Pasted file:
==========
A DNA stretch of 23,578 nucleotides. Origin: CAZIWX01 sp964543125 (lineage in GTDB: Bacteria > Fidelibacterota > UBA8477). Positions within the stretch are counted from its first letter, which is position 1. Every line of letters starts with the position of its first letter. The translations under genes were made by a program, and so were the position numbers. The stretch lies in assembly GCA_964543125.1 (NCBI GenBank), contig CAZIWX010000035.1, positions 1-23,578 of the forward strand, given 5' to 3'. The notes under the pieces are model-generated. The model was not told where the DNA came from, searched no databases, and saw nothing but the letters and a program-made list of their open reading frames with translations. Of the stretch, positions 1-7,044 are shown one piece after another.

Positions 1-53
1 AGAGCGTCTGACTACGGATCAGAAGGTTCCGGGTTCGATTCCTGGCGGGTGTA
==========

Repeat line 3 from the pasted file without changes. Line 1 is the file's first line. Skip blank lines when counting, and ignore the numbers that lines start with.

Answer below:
1 AGAGCGTCTGACTACGGATCAGAAGGTTCCGGGTTCGATTCCTGGCGGGTGTA